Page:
Homemade Dog Box


When traveling with your pet, it is important to ensure she is properly secured in a dog box.This will prevent injuries if you make abrupt stops or turns and also will allow you to keep your focus on driving. Homemade dog boxes are an economical alternative and can be customized to fit your dog and vehicle.


Dog boxes are exposed to all sorts of weather. If you live in an area that receives significant rainfall or snow, take extra precaution when choosing plywood to build your dog box. Cedar, locust and redwood are known for resisting insects and moisture. They are a bit more expensive than pine or oak but will last much longer. Determine how much plywood you need by measuring the bed of your truck. Ideally, the box will fit snugly between the tire wells. Make sure your dog can turn around and stand to full height. This will make longer trips more comfortable. Other materials you will need are nails, hinges, and a lock. If you do not like the color of the wood, buy stain or paint. Either use a front grate so the air can circulate and your dog can see out or drill holes for ventilation. Standard galvanized fencing works well for the front grate. These materials are readily available at home improvement stores. If you do not own a saw, have the wood cut to size at the store. Both Home Depot and Lowe's offer the first two cuts for free and will make additional cuts for a small fee. You'll also need a level, hammer and screwdriver.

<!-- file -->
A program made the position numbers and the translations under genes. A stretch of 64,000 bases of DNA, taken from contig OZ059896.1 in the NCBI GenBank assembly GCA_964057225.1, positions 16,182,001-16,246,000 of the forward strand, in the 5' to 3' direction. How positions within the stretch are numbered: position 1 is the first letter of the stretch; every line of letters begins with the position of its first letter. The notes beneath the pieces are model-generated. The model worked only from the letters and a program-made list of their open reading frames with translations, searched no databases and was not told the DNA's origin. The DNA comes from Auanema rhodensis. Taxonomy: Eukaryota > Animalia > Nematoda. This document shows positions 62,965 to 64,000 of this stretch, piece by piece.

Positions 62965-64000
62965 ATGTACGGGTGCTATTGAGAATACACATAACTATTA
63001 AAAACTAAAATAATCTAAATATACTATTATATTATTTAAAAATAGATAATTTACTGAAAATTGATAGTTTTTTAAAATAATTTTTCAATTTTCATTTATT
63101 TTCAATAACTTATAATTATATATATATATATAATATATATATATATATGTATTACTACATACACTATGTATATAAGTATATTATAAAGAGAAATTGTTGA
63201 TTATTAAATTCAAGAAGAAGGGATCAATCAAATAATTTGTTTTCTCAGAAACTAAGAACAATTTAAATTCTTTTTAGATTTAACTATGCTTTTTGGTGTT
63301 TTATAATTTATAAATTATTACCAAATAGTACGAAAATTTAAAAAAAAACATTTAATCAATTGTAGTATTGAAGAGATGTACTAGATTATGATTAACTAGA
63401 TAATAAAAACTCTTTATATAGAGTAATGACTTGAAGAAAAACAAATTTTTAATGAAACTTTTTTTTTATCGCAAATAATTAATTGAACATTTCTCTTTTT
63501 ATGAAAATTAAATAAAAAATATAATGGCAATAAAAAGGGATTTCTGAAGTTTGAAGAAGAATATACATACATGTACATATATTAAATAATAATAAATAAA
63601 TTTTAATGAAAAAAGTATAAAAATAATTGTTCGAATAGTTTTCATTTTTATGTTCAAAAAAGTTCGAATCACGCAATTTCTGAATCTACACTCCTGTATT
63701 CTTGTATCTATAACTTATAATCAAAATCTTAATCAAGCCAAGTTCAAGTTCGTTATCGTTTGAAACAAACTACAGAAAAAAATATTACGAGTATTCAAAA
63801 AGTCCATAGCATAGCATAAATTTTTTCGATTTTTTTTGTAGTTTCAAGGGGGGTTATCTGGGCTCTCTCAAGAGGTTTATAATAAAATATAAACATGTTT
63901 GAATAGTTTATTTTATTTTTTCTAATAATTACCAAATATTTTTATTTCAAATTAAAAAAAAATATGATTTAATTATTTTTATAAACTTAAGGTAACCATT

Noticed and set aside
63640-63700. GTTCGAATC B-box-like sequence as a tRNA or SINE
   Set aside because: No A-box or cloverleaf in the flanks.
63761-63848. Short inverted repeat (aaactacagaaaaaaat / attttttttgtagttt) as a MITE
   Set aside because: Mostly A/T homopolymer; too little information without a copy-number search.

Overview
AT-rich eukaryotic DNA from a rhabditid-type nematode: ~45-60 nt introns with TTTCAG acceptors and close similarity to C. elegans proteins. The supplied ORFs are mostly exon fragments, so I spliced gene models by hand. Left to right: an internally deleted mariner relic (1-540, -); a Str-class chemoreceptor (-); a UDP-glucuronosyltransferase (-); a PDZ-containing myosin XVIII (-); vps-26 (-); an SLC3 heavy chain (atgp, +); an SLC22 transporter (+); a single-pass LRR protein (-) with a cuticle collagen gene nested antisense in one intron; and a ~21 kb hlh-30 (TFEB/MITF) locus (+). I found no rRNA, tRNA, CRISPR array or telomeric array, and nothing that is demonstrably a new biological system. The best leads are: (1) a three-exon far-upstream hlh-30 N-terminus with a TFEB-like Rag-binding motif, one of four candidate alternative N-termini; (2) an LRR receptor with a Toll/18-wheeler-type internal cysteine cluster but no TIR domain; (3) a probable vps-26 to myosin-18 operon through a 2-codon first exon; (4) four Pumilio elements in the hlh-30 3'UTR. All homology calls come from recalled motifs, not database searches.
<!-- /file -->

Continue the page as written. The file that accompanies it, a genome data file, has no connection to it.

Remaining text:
To assemble your dog box, you will need a helper to hold the pieces while you hammer. If you have children, this is a good project to work on as a family. Paint or stain the wood first because it is easier before assembly. After the paint or stain dries, nail one side to the back of the box, having your helper hold the pieces in place. Nail the other side to the back, then turn the box over so you can nail the bottom to the three sides. For the front door, attach the fencing to the "window." Attach the door to the box using hinges. Make sure the doors are securely fastened so the dogs cannot get out. Screw the latch in place and test the door by putting your dogs into the box. If they can easily make the door bow at the top or bottom, add another hinge.

Keywords: dog boxes, dog carriers, dog transportation

About this Author

Jeri Sullivan is freelance writer with 14 years experience based in South Carolina. She has an MBA from the University of South Carolina and works for Flextronics International as a materials marketing manager. Sullivan specializes in writing about health and craft topics.

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